In order to best prepare our students for the future, space education must be a part of the broader education conversation. Sadly, it is not. Just the other day, a student asked me if any human had ever been sucked into the sun. When I replied with the obvious “No,” I was aghast at the fact that this student somewhere along in his prior education hadn’t learned the basics of human space exploration. If we are to secure the future for our students and our country, we must fund and treat space education as an imperative, a simple way to secure our future while ensuring that students stay interested in STEM education.

 

Teacher Brady Loomer and Dr. Alan Stern, principal investigator of the New Horizons mission to Pluto and author of “Chasing New Horizons Inside the Epic First Mission to Pluto.” Photo courtesy of Brady Loomer

 


 

Once in a lifetime by Cammie Newmyer

 

Cammie Newmyer is the 2018-2019 Albert Einstein Distinguished Educator Fellow and author of “Math That Makes Sense.” She is a 19-year veteran secondary math teacher in high-need school districts in the San Luis Valley of Southern Colorado, and has worked with highly at-risk teens for the last seven years.

 

The Space Exploration Educator’s Conference provides authentic immersive experiences like scuba diving with the team that trains the astronauts. Photo courtesy of Cammie Newmyer

From the heart, the best thing about SEEC is how it changed my life. I came to my first SEEC four years ago. I was considering quitting teaching. The tours, the experiences, the speakers all inspired me. Mind-blowing iconic space experts like New Horizons’ Dr. Alan Stern and the legendary Gene Krantz who honor and value teachers. The friendships and connections I made with other educators, scientists and field professionals that brought my heart back to STEM education and opened doors I never imagined.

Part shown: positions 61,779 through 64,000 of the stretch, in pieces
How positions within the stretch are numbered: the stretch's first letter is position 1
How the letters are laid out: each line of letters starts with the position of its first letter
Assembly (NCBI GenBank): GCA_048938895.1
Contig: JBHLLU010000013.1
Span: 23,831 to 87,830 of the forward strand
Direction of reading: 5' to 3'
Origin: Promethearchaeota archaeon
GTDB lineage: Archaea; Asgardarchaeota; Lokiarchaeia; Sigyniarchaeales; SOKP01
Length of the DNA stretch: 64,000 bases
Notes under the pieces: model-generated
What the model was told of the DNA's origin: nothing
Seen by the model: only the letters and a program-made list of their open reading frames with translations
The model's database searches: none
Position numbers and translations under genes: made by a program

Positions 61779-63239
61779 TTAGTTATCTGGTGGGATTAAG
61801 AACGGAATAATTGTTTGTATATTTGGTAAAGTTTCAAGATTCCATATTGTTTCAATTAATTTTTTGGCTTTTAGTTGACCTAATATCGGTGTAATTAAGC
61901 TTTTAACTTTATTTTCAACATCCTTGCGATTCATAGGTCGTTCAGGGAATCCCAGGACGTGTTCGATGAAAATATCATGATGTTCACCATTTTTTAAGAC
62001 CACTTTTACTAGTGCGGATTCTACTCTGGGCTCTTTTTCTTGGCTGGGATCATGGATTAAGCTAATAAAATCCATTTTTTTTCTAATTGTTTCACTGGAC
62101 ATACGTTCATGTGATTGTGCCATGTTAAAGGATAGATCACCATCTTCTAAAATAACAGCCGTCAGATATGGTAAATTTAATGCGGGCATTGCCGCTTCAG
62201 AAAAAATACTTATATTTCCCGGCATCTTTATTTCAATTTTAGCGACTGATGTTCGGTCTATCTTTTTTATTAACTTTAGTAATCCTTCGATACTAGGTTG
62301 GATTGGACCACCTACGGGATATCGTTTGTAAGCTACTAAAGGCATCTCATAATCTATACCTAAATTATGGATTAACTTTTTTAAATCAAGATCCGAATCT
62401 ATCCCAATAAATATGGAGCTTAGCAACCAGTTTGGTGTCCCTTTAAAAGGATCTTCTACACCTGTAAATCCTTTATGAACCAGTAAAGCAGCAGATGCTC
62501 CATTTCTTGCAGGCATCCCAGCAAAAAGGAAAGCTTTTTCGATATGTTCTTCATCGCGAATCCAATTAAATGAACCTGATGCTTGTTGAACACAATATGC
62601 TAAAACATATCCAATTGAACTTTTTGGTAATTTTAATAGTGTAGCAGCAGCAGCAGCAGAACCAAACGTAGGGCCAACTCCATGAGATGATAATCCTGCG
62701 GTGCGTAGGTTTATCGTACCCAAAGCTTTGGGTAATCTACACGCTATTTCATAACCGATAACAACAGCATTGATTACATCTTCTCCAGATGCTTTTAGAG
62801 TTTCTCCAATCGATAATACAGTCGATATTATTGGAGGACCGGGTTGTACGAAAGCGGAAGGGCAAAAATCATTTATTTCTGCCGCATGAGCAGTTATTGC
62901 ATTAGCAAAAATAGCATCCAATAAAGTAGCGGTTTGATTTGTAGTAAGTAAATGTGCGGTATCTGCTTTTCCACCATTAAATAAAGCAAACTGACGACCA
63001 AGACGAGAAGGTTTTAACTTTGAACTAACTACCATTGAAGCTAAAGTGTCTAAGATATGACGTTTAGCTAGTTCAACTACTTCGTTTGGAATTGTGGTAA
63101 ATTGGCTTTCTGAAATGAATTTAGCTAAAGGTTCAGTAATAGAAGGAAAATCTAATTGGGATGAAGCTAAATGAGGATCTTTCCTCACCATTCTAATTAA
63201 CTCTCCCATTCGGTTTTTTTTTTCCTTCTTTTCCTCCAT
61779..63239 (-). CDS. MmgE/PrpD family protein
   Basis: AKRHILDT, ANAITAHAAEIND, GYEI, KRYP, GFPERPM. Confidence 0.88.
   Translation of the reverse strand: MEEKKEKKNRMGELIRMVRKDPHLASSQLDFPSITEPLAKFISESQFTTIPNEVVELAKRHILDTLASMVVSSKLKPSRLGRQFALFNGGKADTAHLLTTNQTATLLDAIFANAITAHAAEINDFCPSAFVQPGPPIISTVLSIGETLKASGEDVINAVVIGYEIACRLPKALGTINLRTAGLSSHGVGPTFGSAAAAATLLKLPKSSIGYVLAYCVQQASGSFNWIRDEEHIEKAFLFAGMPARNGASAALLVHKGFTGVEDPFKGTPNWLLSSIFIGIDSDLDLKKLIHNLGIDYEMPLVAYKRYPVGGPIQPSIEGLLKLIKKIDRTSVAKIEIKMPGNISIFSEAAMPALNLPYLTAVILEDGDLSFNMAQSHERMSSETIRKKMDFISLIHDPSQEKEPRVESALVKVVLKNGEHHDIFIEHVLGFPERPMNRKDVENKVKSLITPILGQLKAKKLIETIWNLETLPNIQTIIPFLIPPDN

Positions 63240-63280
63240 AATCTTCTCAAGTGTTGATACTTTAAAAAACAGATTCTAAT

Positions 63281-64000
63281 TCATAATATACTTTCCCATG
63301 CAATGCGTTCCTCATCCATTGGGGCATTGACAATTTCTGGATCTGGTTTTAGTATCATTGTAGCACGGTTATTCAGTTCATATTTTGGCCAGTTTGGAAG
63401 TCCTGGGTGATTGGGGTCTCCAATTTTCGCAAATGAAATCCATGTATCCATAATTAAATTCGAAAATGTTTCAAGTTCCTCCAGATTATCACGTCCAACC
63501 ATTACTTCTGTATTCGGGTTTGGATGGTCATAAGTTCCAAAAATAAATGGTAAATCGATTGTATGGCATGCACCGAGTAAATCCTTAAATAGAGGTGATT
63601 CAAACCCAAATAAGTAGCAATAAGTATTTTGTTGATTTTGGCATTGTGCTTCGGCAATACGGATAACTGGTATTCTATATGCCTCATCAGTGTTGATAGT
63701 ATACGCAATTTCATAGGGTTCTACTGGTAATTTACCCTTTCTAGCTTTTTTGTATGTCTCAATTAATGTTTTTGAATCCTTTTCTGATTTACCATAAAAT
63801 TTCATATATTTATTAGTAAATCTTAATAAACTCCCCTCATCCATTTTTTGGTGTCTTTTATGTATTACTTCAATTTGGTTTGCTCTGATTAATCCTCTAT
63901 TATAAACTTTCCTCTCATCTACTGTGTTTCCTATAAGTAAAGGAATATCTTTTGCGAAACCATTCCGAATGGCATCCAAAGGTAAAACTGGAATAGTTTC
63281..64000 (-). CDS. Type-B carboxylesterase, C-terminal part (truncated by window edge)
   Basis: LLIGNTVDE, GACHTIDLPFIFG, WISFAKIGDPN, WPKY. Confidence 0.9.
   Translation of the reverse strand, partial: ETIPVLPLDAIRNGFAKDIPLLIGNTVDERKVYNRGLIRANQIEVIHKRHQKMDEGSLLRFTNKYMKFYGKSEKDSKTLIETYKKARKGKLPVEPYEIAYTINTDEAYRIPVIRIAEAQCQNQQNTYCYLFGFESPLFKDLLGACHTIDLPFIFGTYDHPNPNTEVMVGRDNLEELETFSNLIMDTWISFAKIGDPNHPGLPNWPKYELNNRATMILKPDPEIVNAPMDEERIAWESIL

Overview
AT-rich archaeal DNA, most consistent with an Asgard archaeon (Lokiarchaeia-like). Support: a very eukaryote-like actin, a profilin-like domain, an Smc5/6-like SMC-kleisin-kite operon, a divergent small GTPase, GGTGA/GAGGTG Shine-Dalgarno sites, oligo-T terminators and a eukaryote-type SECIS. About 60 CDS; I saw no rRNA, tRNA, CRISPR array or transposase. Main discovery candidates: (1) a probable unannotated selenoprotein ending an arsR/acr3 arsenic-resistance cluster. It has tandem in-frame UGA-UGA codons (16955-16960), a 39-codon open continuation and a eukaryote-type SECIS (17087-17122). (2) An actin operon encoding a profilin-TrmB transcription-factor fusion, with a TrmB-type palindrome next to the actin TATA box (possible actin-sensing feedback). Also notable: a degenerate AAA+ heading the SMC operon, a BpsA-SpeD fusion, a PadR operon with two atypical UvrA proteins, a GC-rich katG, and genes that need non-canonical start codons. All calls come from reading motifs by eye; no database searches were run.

Cammie Newmyer (middle) listening to and watching the video of the just released Brian May (founding member of Queen and astrophysicist) song “New Horizons” during a talk by principal investigator of that expedition, Dr. Alan Stern. Photo courtesy of Cammie Newmyer

Since my first SEEC, I’ve written four math education books, given dozens of presentations and workshops inspiring math and science educators and this year, I am serving as an Albert Einstein Distinguished Educator Fellow in the Robert Noyce Teacher Scholarship Program at the National Science Foundation in Alexandria, Virginia. SEEC is life changing for both students and teachers.

 

 


 

Why space science in education? Let me count the ways by Neme Alperstein

 

Neme Alperstein is a recently retired NYC public school teacher who taught fifth grade, and in the early days, fourth grade, for more than 28 years. She is currently a mentor for the Teaching With Primary Sources Teachers Network for the Library of Congress and received NASA’s first Excellence in Teaching Award.

 

Why space science in education? Let me count the ways…research, medicine, exploring new frontiers, encountering the unimaginable with wonder and just the sheer excitement of what it brings to us here on Earth.

 

SEEC provided the venue to meet other like-minded educators along with the people who have launched missions to new frontiers, including Dr. Alan Stern whose exploration of Pluto by the New Horizons Project was just one of the inspirational speakers whose story was a “can do” in the face of incredible odds. By the way, the mission arrived exactly on time (Dr. Stern says :19 seconds late which beats any airplane arrival time I have experienced) and to its exact spot where it took high-resolution photographs to transmit to Earth.